“Where the person is a patient or anyone seeking treatment, the Security Officers will always take advice from the clinical teams before removing that person. However, where the person is a visitor who is not on hospital premises for treatment for themselves, the Security Officers do have autonomy to remove that individual, as a last resort.”

“If the person was in a clinical area, advice would generally be sought from clinical staff.  If the person to be removed was not a patient and in the hospital grounds, advice would not need to be sought from clinical staff first.”

“Security work to regularly reviewed Trust policies which reference the Criminal Justice and Immigration Act 2008.  s119 1 (a), (b) and (c) of the Act references offences of causing nuisance or disturbance on NHS premises and s120 references the removal of a person causing nuisance or disturbance.”

“Our security staff do not remove people from the Trust premises. If there is a public order matter, we hand this to the police.”

“Any escorts/removals from site for persons requiring medical attention, treatment or care are requested by clinical staff. Security have autonomy to remove homeless or rough sleepers from site and anyone who causes a nuisance/disturbance who is on-site for reasons other than medical attention.”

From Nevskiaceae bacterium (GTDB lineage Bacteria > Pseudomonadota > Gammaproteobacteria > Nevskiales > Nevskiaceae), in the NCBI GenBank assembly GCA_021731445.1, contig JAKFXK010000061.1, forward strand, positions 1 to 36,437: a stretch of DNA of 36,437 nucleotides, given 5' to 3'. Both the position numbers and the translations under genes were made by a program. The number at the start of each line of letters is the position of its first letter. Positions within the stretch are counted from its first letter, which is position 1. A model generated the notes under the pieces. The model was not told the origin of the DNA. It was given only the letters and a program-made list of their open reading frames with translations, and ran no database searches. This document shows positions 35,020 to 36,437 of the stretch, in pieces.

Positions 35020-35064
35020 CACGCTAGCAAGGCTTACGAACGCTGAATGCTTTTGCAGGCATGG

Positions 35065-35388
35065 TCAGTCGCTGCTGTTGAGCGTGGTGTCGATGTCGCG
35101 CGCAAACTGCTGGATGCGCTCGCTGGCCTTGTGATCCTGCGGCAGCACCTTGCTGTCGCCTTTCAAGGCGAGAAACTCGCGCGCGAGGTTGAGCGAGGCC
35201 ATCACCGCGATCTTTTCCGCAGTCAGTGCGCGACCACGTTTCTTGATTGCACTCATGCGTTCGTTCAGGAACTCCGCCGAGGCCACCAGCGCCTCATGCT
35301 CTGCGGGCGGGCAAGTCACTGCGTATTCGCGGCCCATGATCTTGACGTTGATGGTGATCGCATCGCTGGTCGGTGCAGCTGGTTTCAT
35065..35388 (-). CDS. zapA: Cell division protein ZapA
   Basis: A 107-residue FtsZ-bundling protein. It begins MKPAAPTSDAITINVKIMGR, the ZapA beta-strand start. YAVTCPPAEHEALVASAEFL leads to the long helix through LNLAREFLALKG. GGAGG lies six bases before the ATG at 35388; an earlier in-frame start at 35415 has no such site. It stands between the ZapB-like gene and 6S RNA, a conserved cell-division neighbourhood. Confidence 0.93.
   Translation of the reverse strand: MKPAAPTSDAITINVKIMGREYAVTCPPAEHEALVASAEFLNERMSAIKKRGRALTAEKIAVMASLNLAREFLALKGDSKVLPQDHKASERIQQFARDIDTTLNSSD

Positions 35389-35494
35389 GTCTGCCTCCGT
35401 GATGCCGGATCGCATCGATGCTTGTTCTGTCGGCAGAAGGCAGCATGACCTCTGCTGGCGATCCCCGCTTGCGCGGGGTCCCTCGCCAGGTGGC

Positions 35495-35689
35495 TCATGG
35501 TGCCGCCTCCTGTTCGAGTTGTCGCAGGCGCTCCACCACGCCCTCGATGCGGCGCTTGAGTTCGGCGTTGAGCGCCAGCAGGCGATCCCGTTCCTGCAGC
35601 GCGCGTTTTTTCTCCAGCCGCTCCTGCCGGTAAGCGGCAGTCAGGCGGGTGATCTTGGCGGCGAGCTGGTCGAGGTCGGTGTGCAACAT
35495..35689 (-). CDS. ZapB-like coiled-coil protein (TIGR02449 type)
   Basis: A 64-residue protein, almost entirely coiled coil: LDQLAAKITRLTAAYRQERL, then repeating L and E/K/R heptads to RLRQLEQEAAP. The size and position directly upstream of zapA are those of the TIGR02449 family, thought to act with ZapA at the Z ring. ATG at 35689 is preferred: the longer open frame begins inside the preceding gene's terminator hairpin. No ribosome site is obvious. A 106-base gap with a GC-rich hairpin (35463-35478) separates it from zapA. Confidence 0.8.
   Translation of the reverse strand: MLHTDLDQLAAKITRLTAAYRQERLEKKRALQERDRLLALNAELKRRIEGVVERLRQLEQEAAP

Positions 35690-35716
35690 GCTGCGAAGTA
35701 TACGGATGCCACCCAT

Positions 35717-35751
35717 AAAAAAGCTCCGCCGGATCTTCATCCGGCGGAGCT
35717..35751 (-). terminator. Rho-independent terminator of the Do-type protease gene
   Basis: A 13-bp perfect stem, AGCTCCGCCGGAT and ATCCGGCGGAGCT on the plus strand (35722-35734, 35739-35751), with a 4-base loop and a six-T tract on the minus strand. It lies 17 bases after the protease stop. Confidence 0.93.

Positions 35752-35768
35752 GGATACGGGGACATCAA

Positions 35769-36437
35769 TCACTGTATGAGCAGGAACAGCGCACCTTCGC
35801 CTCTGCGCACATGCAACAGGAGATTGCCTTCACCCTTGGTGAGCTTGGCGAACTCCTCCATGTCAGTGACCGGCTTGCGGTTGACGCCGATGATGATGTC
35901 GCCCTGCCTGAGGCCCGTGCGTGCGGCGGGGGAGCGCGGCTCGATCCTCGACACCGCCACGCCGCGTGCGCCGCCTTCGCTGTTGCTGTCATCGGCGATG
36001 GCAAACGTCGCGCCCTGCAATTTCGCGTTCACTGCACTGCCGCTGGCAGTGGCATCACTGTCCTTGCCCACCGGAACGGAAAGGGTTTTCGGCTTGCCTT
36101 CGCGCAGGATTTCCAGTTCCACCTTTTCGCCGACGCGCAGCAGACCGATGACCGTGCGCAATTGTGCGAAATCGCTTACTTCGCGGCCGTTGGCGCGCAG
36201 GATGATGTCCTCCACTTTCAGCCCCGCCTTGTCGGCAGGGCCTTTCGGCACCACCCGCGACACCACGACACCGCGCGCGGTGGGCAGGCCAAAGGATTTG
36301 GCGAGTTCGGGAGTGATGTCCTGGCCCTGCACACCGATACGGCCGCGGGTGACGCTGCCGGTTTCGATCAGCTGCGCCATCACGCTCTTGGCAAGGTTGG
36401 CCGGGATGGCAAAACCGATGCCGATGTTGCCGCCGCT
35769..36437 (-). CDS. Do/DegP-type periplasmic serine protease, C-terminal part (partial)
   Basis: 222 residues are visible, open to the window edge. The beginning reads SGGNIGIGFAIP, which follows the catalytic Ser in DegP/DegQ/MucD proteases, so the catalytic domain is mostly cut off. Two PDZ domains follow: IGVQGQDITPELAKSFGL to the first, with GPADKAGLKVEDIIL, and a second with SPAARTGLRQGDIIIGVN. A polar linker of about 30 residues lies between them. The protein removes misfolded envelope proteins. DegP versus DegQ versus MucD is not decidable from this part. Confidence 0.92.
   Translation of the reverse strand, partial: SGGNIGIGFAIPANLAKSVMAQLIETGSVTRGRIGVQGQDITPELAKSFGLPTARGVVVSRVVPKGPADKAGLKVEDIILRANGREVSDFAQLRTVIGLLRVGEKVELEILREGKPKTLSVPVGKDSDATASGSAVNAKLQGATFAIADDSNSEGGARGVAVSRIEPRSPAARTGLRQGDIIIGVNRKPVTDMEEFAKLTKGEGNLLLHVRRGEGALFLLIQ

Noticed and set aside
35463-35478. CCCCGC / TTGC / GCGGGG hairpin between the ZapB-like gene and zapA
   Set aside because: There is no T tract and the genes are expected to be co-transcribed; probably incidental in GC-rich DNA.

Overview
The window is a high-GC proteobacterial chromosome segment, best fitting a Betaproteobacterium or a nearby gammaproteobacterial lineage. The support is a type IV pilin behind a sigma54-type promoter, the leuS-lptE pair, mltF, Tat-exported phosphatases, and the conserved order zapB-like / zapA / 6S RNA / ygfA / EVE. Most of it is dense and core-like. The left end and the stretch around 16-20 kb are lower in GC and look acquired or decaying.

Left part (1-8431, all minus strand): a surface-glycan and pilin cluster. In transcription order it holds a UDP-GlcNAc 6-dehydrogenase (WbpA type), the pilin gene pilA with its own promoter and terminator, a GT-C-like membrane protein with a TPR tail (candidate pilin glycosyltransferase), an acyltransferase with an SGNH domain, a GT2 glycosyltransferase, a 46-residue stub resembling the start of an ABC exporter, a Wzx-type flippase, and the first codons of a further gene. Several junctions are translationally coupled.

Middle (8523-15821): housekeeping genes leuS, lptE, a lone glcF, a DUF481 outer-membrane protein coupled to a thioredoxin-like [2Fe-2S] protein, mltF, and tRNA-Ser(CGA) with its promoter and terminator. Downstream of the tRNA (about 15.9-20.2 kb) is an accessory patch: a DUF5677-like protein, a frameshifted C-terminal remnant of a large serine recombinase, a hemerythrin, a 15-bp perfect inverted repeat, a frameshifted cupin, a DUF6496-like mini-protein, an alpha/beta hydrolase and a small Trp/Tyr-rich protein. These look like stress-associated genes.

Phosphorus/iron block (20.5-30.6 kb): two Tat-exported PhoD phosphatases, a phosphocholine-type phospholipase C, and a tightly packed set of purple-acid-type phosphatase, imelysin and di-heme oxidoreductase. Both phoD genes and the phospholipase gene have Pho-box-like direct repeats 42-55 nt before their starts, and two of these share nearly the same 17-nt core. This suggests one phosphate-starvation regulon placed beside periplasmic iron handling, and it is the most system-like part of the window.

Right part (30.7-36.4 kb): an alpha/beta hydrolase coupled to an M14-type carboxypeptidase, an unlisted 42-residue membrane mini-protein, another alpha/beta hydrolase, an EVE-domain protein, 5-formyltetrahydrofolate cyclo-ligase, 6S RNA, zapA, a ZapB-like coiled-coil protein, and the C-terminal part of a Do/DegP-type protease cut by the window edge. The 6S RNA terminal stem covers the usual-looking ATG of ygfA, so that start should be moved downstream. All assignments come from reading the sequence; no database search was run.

“This would be dependent on the individual incident and is covered under Training and Trust policies.”

“Possibly if it is not a patient.”

“Security officers have discretion to remove persons from site, however if there are any obvious clinical/medical concerns/issues then clinical advice is sought.”

“In some cases yes, they remove people from site such as visitors. When the people are patients the security team follow clinical guidance.”

“For any patients being removed this will always be on direction of the clinical staff who grant authority.  For all other persons, the security team have autonomy to remove (e.g. homeless) and will use their discretion if site managers and senior managers may need to be contacted prior to removal.”

“Security staff will generally consult with the clinical team/site team before removing anyone from site and will follow Section 118/119 of the Criminal Justice and Immigration Act.”

“We are paediatric Trust and so would never remove a young person in our care. However should this be a parent or visitor to the Trust, the security team do have autonomy to remove should it be needed.”